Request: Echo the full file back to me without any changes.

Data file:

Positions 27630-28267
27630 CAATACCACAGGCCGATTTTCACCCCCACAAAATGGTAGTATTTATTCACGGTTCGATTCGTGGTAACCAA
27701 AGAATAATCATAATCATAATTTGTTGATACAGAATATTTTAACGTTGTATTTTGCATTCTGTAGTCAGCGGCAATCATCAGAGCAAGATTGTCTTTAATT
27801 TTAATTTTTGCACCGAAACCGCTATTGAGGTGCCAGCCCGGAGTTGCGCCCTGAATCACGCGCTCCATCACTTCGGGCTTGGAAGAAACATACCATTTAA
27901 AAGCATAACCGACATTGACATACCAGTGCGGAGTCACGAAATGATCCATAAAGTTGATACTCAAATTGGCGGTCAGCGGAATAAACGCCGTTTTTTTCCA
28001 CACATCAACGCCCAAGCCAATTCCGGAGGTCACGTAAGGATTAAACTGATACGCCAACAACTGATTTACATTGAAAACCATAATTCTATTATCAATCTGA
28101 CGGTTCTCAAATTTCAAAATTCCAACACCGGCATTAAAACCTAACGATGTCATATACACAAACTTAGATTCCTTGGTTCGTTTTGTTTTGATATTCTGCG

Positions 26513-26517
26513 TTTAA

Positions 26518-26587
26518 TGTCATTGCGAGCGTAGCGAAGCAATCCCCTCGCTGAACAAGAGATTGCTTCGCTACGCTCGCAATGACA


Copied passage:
Positions 27630-28267
27630 CAATACCACAGGCCGATTTTCACCCCCACAAAATGGTAGTATTTATTCACGGTTCGATTCGTGGTAACCAA
27701 AGAATAATCATAATCATAATTTGTTGATACAGAATATTTTAACGTTGTATTTTGCATTCTGTAGTCAGCGGCAATCATCAGAGCAAGATTGTCTTTAATT
27801 TTAATTTTTGCACCGAAACCGCTATTGAGGTGCCAGCCCGGAGTTGCGCCCTGAATCACGCGCTCCATCACTTCGGGCTTGGAAGAAACATACCATTTAA
27901 AAGCATAACCGACATTGACATACCAGTGCGGAGTCACGAAATGATCCATAAAGTTGATACTCAAATTGGCGGTCAGCGGAATAAACGCCGTTTTTTTCCA
28001 CACATCAACGCCCAAGCCAATTCCGGAGGTCACGTAAGGATTAAACTGATACGCCAACAACTGATTTACATTGAAAACCATAATTCTATTATCAATCTGA
28101 CGGTTCTCAAATTTCAAAATTCCAACACCGGCATTAAAACCTAACGATGTCATATACACAAACTTAGATTCCTTGGTTCGTTTTGTTTTGATATTCTGCG

Positions 26513-26517
26513 TTTAA

Positions 26518-26587
26518 TGTCATTGCGAGCGTAGCGAAGCAATCCCCTCGCTGAACAAGAGATTGCTTCGCTACGCTCGCAATGACA